January 2020 update

RSPH originally wrote this position paper exploring how activity equivalent labelling could be used as a novel method to address obesity when there was a greater emphasis within public health on individual behaviour change. Since that paper was published, as an organisation we have shifted our focus away from individuals and towards the environments we live in and how these determine our health and wellbeing. In the case of obesity, we now talk about the environment being flooded with unhealthy options, and how this makes it difficult to live healthily.

Activity equivalent labelling is something we have wanted to move away from, not just because it places responsibility on the individual, but also because we are very aware of the negative consequences it could have on some people. Although this type of labelling might make people think twice about what they’re eating, we would never want this to have a detrimental effect on those with eating disorders or mental health problems. However, research shows that on a population level activity equivalent labelling could be one effective initiative to reduce obesity, and therefore we have not revoked the paper.

Mental health is just as important as physical health, and although activity equivalent labelling may have a positive impact on people living with overweight and obesity, in our view it is not worth pursuing if it has a negative consequence on people’s mental health. We need food to survive and this type of labelling could complicate many people’s relationship with eating.

For those wishing to pursue this type of labelling further, we emphasise the need for caution. Measures should remain sensitive to any potential negative impact they may have on vulnerable individuals, including those suffering from or at risk of eating disorders.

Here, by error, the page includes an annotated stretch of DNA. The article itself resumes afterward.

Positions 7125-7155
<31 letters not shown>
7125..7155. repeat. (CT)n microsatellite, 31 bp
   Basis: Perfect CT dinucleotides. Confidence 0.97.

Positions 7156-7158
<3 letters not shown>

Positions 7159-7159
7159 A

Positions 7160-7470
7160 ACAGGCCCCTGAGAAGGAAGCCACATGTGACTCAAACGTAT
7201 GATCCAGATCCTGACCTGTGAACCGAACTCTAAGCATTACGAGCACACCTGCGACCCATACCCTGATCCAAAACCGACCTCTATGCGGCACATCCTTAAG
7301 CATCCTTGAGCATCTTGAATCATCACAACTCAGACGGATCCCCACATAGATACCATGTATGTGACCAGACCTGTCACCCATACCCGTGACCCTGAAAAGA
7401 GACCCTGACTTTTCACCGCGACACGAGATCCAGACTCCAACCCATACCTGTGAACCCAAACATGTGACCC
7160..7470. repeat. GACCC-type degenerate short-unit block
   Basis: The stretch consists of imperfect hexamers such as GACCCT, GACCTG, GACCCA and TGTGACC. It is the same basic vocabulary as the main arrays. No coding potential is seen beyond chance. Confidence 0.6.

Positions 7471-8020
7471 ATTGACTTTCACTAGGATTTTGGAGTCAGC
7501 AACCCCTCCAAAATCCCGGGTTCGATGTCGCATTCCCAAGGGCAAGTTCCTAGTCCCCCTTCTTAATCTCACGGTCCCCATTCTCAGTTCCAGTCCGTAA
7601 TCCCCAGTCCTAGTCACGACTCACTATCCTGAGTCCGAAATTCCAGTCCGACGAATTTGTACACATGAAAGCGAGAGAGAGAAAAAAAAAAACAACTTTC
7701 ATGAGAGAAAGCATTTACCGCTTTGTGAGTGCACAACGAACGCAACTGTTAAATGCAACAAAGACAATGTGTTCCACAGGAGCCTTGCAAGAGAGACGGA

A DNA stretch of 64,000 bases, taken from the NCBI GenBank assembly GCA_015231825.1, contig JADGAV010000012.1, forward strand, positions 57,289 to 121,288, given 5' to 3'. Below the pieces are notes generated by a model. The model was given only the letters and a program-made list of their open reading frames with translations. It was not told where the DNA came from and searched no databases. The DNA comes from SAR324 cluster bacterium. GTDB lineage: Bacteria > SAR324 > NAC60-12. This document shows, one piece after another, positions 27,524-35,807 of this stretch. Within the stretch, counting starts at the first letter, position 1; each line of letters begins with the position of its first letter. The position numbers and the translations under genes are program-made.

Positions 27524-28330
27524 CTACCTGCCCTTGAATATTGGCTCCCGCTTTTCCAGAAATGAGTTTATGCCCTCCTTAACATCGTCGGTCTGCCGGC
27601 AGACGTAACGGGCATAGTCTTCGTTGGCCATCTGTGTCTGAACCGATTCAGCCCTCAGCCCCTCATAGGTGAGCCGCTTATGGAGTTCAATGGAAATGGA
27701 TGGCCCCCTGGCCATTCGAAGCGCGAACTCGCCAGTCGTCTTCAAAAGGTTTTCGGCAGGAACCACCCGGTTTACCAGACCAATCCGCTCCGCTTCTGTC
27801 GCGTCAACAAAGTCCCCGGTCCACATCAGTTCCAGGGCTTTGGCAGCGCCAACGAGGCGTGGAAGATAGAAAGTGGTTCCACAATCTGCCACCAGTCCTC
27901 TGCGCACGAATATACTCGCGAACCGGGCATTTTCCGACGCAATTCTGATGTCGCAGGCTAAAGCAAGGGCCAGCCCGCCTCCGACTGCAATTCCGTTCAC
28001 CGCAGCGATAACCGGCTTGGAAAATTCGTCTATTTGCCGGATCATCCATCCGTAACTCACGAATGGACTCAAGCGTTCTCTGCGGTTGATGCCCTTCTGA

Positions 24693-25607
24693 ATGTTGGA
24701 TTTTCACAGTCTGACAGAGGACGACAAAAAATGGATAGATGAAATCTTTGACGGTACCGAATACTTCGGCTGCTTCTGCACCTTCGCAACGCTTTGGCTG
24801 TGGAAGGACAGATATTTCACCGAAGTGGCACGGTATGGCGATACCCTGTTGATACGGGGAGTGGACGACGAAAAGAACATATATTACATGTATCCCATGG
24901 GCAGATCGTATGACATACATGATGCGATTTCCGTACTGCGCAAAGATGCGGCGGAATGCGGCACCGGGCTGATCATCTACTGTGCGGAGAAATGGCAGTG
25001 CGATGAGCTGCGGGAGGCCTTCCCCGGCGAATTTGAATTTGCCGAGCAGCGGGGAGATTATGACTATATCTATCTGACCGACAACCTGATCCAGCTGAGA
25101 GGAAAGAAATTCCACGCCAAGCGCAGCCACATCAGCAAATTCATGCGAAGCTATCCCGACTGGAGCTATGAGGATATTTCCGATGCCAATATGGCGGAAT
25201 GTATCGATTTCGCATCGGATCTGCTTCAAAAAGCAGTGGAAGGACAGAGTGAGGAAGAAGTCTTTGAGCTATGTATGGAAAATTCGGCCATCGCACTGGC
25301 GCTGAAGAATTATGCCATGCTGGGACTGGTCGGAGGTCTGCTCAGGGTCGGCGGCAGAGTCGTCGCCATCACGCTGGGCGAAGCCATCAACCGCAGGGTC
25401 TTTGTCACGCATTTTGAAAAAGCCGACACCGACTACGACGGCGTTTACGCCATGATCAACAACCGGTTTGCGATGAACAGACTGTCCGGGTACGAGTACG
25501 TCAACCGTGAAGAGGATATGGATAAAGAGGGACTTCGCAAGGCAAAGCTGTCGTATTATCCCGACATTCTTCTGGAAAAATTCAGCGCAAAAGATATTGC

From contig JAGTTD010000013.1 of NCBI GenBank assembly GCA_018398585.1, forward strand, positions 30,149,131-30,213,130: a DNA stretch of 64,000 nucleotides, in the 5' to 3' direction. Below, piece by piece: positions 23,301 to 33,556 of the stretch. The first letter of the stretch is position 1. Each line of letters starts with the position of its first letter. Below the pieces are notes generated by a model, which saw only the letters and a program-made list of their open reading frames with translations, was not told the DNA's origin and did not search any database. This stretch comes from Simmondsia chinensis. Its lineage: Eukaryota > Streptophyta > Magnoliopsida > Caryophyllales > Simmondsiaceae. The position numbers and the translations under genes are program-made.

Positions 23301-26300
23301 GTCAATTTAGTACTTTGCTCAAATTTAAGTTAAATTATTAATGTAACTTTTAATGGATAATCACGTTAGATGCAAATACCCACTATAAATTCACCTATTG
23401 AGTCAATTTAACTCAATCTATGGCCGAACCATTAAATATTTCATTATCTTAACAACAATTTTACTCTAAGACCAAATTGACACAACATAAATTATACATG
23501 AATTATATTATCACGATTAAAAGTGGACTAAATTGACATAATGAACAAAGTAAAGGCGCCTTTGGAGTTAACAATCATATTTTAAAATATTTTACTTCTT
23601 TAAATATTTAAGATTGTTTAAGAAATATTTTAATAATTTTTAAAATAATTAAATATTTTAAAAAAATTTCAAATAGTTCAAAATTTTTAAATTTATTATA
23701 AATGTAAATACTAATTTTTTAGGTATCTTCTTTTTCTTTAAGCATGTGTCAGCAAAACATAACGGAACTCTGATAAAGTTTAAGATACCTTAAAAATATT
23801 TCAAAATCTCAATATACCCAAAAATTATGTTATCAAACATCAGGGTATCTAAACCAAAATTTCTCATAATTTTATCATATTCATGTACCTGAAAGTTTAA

RSPH will not be doing any further work on activity equivalent labelling, and instead will focus on our work to improve the physical and mental health of everyone. 

Introducing “activity equivalent” calorie labelling to tackle obesity

Key points
  • Over two-thirds of adults in the UK are now overweight or obese
  • Most common cause of obesity is consuming more calories than you burn off
  • Food industry introduced nutritional labelling to aid consumers in making more informed choices
  • Consumers spend, on average, 6 seconds looking at food before purchase and understand symbols better than numeric information
  • Evidence suggests activity equivalent calorie labelling has the potential to help moderate calorie intake
  • Almost two-thirds (63%) of people would support the introduction of activity equivalent calorie labelling
  • Over half (53%) of people would positively change their behaviour after viewing front-of-pack activity equivalent calorie labelling
  • After viewing activity equivalent calorie labels compared with current traffic light front-of-pack information, people were over 3 times more likely to indicate that they would undertake physical activity.